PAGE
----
The funny thing about all of this is that Nick Foles never wanted it. Not only that, he actively avoided it. A lot of guys are just being proper when they claim such things, but Foles is a different kind of character. If he never seemed entirely at ease during his first go-round, that's because he wasn't. At least, not when the whole world is watching the way that it does when you're the starting quarterback of the Philadelphia Eagles. Some guys are attracted to that glare, addicted to it even. But to a lot of others, it is a laser beam, like the sun through a magnifier, and you are the bug smoldering beneath its inescapable concentration.
There's a reason the most visible ones often seem to us the oddest ducks in the flock, particularly in this town. Our comfort with attention is one of those fundamental divisions that siphons our species into buckets of personalities, the I vs. the E in the Myers-Briggs, and when you consider the idiosyncrasies that came to define guys such as Donovan and Randall and Michael Jack, a lot can be explained via that first binary split.
Foles has always come across as an introvert in the most classic sense, a quiet, gentle, self-reflective person whose sensitivity to criticism is rooted not in an overestimation of his own abilities, but in the abundance of time he already spends alone with the knowledge of his shortcomings. He strikes you as one of those people who harbor a deep inner knowledge of oneself, and, thus, cringes at the attempts of others to define him. As the circle around him increases and his interpersonal connection with the eyes looking inward grows more tenuous, he finds himself taxed by the energy required to play whatever two-dimensional part the crowd expects.
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Yet there he was Tuesday afternoon, flashing an easy smile into the swarm of microphones and cameras that had gathered around him for a peek inside, his blond hair fluttering in a high-definition glow beneath a perfect late-spring sky, fresh off his latest batch of first-team reps, comfortably fielding the kinds of questions that a few years ago would have split the words that he spoke from the true thoughts in his head as an inner monologue on alert ferried him toward the nearest rhetorical exit. And not only was he fielding these questions, he did so with a degree of revelation that only true comfort can yield. His book tour was set to begin on June 26, his invitation to the ESPYs had been accepted, the latter with a reflexively humble and entirely gratuitous explanation that he had never been to the ESPYs before.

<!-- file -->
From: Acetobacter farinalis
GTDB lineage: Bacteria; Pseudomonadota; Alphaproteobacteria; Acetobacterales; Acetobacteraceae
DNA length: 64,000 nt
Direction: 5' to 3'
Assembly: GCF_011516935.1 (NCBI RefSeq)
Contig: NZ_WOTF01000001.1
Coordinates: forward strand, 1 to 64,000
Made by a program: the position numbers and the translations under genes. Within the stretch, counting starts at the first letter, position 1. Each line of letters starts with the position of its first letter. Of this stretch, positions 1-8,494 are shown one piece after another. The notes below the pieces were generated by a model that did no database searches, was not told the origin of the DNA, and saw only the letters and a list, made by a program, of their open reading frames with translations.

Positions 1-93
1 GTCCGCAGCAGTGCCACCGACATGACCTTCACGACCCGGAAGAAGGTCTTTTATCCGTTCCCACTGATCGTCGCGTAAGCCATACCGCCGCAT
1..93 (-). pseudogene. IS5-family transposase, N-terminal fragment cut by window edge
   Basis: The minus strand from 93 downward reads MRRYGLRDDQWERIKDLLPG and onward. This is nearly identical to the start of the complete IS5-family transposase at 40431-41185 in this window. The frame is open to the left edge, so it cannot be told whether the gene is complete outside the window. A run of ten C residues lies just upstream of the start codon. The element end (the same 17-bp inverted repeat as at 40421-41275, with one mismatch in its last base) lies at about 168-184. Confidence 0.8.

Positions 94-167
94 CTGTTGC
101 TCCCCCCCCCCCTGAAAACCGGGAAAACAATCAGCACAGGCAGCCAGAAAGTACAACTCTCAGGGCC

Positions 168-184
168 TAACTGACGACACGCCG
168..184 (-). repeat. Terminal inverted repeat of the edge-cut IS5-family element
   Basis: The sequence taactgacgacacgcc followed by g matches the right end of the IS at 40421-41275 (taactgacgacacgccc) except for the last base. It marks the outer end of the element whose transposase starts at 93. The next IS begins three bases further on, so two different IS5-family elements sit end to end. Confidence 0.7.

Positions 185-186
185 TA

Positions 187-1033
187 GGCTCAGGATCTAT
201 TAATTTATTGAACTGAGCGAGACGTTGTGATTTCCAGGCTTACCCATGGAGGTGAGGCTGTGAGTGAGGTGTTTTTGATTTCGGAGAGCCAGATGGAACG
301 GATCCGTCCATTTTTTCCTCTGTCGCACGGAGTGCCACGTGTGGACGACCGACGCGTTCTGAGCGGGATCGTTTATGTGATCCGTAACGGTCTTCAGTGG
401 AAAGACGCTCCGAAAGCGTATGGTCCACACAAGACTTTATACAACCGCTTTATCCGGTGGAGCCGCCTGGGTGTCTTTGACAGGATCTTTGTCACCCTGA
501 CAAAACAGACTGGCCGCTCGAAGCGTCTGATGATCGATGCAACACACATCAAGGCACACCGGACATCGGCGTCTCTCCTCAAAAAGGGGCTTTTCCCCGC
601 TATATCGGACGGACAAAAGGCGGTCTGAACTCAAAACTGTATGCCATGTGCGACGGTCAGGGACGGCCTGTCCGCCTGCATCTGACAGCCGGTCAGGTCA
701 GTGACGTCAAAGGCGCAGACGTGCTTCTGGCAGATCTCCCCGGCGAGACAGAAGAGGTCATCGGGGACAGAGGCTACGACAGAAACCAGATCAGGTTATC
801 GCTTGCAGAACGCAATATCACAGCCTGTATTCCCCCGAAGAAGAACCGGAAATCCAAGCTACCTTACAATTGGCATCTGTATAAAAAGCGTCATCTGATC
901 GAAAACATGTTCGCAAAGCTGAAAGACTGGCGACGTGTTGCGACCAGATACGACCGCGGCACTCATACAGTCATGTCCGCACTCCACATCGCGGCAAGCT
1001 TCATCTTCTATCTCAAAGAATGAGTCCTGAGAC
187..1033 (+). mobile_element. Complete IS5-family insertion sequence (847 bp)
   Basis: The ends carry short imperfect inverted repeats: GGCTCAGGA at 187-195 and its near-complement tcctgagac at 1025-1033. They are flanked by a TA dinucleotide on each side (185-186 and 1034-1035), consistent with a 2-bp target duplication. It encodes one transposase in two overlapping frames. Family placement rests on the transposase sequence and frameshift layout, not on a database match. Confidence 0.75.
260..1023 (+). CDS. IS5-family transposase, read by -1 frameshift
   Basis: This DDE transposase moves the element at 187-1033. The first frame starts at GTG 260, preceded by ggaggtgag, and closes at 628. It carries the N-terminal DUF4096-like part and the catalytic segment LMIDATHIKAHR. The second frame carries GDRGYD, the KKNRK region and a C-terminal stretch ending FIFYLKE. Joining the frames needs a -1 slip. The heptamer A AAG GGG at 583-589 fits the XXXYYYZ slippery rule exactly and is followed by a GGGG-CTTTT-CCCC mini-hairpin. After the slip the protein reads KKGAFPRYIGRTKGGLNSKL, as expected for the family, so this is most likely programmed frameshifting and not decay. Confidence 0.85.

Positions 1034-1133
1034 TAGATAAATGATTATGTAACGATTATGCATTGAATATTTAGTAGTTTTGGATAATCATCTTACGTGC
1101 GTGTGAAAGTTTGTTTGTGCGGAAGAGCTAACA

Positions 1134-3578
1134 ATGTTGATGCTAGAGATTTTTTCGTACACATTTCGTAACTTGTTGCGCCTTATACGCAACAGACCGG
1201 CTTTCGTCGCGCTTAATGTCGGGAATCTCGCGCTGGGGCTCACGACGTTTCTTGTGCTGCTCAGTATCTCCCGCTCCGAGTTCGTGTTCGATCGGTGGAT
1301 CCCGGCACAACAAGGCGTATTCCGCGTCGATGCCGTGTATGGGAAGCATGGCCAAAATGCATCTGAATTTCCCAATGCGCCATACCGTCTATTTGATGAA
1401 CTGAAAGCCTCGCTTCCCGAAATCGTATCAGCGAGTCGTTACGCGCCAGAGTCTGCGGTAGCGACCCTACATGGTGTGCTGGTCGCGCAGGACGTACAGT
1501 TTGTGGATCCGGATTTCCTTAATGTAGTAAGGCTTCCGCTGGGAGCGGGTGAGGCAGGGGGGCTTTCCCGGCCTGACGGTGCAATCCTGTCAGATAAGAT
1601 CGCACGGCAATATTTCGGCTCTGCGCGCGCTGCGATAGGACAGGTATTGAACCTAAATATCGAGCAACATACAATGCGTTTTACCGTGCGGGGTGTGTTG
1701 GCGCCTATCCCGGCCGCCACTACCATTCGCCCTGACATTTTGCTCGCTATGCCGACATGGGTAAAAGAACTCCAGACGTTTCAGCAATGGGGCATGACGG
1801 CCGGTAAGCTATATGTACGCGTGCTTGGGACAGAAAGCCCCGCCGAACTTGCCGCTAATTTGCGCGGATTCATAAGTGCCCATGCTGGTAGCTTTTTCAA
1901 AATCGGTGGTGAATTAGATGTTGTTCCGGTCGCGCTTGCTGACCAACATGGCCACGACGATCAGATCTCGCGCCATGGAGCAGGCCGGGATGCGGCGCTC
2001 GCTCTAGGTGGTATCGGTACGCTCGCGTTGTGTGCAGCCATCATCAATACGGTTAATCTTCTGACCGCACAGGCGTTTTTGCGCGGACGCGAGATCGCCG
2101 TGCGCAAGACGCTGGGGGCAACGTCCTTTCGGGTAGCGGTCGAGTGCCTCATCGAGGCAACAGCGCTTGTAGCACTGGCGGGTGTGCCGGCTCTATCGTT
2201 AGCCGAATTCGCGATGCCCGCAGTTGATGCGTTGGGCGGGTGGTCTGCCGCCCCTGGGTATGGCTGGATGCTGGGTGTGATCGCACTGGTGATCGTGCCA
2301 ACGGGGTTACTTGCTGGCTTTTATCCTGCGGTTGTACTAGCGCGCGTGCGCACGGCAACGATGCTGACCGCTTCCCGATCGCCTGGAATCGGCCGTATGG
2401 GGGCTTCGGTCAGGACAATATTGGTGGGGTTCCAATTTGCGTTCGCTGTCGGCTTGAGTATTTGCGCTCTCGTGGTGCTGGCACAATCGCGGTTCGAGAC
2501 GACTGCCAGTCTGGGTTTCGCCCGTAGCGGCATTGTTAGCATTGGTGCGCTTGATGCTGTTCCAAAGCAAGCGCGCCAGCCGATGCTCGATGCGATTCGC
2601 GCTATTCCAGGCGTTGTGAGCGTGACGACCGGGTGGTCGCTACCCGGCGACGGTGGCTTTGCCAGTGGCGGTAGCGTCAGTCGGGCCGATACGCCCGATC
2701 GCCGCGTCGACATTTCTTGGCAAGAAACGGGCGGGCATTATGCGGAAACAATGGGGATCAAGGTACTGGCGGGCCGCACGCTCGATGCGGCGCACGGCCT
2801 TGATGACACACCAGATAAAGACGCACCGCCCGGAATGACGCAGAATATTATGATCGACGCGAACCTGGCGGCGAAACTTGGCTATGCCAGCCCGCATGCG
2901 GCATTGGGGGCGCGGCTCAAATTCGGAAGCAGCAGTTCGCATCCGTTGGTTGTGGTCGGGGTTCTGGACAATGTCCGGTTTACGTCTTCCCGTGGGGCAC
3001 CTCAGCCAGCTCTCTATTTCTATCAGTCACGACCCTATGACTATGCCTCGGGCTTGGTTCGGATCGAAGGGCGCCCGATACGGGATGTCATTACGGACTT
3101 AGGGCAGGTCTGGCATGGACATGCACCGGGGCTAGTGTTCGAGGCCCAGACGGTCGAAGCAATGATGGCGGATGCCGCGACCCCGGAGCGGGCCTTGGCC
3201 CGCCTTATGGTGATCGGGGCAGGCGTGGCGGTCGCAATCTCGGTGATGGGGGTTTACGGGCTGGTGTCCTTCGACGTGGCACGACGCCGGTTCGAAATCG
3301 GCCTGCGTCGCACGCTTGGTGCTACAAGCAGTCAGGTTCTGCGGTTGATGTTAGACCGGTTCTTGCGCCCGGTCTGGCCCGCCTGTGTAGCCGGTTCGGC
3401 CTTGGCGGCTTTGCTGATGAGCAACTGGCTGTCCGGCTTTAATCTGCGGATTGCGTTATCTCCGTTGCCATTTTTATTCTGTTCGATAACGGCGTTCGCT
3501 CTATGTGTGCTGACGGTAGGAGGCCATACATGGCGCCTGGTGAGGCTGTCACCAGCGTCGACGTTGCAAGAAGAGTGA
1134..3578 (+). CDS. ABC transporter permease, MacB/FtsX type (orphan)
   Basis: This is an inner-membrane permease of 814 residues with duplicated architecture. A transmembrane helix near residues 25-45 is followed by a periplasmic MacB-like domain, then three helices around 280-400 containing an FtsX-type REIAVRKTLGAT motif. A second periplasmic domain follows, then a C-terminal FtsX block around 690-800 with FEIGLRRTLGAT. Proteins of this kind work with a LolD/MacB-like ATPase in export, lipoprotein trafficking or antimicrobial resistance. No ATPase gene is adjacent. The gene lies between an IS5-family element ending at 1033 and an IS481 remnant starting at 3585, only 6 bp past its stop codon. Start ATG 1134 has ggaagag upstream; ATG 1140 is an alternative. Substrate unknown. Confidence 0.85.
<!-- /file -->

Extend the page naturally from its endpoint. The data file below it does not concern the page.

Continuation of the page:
"I really have to preach to myself right now to stay in the moment," Foles said as he relaxed his posture backward into the heels of his cleats, "because that kind of stuff overwhelms me. Football doesn't, but that kind of stuff?"
He did not need to expand any further. The people gathered around him knew what lingered on the other side of the question. And, more important, he knew that they knew, because that is what life in the spotlight breeds for a certain brand of personality, the knowledge of everybody else's knowledge, of the things that they see, or think they see, as they strain to glimpse within. People around Foles will tell you that the big difference between the quarterback who left the Eagles in 2015 and the one who returned two years later was his acceptance of that knowledge. The world around you will see what it wants to see, and think what it wants to think, and, thus, the only constructive course of action is to accept that both are outside of your control.
In light of recent events, one suspects that he is a different man still, one whose acceptance of the nature of the world around is now fortified by the validation that beating Tom Brady in a Super Bowl can bring. Not only did he find peace, but through that peace he found the performance that the world had been blind to see.
That's another thing about all of this: the way it speaks to what time feels like a universal truth. There is a parable about a coachman who found that the more effort he spent on controlling his horses, the less control over his coach he thought he had. Each inch of reins wrapped around his hands and each ounce of pressure cutting into his palms seemed to lessen the acquiescence of the beasts in his charge. It was only when he loosened his grip that the animals settled and his vehicle straightened from its serpentine course.
Five months after Foles climbed down from that Minneapolis stage with his daughter in his arms, he still exudes a satisfied calm. That it stands in such conspicuous contrast to the modern human condition, which might help to explain our fascination with his inevitable transition back to the second team.
""I'm equipped, I think I've shown that, but it takes more than one person to make a team," Foles said. "I think that's what's beautiful about this team. I think that's what this team showed last year. It's not one person, it's the entire group. … Everybody puts their egos aside when they walk into this building. We're all working for the Philadelphia Eagles, and I think that's why we have something so special here."